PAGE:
COLUMBUS, Ohio — Ohio Department of Health Director Bruce Vanderhoff said Thursday the White House and the Federal Emergency Management Agency was sending a team of 20 Air Force doctors and respiratory therapists to help the Cleveland Clinic.
"The (Air Force) team will be working there next week," Vanderhoff said. "During most of these situations these teams have been in place for two months."
President Biden announced Thursday morning the White House and FEMA were sending teams of military doctors to six highly affected states: Ohio, New York, New Jersey, Rhode Island, Michigan and New Mexico.
Currently, 2,300 Ohio National Guard are helping at hospitals and testing sites throughout the state with almost all of the hospital help in the north. Ohio Gov. Mike DeWine dispatched the guard on Dec. 29, starting with 1,250 members to assist hospitals, including 150 members that could offer medical care.
The Cleveland Clinic, like many hospitals in northern Ohio, has been besieged by COVID in recent weeks. Four of the state's five worst case rates hovered around Cleveland — until Thursday. New ODH data shows only one county in Ohio has a higher COVID case rate than Hamilton County. Erie County near Cleveland reports the highest case rate in the state.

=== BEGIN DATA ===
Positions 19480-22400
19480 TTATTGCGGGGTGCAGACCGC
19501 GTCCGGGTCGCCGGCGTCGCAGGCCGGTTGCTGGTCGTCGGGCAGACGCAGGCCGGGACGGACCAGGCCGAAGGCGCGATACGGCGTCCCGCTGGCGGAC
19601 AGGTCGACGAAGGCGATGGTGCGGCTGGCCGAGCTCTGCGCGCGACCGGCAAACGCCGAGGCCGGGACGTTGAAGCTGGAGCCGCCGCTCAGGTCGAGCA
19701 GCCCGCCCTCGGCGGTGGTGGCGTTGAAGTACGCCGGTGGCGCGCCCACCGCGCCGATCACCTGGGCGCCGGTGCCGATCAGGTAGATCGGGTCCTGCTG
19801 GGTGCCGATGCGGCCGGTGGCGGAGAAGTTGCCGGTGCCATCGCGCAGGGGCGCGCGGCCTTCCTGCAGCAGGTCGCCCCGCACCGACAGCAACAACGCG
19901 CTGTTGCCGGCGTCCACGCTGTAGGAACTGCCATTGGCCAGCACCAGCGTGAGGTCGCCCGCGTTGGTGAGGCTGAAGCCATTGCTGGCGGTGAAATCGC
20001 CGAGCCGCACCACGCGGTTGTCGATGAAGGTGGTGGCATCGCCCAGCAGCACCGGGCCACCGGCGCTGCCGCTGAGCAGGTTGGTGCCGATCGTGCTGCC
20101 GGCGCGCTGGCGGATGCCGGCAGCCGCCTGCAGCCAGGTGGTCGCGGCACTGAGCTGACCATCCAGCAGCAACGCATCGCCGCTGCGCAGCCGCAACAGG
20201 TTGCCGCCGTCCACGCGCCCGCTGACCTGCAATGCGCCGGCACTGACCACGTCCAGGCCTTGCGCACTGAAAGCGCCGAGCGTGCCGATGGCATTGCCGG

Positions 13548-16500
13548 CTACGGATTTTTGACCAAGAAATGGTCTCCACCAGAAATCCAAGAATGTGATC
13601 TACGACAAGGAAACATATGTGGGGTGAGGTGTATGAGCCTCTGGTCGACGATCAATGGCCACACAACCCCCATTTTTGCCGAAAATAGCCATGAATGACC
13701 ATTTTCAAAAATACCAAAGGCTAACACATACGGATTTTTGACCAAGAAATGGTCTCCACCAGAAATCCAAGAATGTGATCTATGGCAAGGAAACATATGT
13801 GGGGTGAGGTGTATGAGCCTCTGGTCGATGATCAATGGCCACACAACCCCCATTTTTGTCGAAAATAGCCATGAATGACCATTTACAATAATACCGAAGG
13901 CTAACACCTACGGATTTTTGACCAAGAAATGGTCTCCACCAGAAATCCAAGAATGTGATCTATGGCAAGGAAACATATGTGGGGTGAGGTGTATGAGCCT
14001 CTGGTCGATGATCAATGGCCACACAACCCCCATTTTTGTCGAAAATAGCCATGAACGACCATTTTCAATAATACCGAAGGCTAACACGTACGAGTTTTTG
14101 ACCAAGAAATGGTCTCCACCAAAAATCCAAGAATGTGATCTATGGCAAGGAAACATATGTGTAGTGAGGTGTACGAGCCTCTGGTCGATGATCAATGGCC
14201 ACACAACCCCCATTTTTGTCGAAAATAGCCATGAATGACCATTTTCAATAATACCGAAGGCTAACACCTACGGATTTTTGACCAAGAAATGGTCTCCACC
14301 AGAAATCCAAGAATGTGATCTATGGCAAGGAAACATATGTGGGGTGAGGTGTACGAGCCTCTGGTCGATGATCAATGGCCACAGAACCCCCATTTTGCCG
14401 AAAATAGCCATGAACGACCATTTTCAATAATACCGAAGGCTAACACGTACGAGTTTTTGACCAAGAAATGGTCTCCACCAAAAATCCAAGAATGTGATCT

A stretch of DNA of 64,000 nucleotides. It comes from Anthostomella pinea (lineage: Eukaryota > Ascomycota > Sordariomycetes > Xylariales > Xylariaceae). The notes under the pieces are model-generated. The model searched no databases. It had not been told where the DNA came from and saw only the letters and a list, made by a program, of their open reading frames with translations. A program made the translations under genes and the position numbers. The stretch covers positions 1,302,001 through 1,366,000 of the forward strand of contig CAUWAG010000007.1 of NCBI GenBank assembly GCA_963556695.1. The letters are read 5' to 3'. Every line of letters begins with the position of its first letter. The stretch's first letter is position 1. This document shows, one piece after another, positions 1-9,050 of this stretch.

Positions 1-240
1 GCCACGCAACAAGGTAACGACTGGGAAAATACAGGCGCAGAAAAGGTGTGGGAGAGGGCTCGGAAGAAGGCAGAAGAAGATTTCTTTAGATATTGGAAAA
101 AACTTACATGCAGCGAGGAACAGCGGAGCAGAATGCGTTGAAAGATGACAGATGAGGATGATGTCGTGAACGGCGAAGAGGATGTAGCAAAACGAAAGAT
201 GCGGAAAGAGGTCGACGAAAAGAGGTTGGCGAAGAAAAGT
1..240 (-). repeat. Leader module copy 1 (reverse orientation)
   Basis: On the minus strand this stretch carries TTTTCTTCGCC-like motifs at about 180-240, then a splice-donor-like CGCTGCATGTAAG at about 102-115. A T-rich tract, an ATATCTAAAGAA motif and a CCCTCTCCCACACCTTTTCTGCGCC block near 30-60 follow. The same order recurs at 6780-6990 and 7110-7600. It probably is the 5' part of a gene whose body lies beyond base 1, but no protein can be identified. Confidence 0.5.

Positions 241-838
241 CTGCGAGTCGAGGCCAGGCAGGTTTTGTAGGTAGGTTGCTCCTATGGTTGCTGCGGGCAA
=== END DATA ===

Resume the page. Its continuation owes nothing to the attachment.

Vanderhoff said any staffing help was critical because of the contagious nature of the omicron variant.
"We're facing a tidal wave of new cases," Vanderhoff said. "It's 70,000 a day and community spread is the driver."
Vanderhoff said a high-level of community spread is considered 100 per 100,000 people. Ohio's spread is now 2,000 per 100,000. Hamilton County is reporting 2,559.2 cases per 100,000 people. Counties around Greater Cincinnati — Hamilton, Butler, Warren and Clermont — now rank higher than the northeast Ohio counties that sat near the top last week.
The Ohio Department of Health has said the amount of infections in the northern part of the state has been more substantial than anywhere else, which is why most help has been deployed in the Cleveland area. The Health Collaborative expects similar teams in southwest Ohio some time in the next week as health care workers hope change follows.
"We are seeing similar numbers in our ICUs as we did in the surge last year, and we have less staff so it feels like more patients," said Dr. Jennifer Forrester, UC Health's associate chief medical officer.
ODH is also prioritizing sending COVID-19 test kits to schools as districts see staffing issues and increased absences due to the surge.
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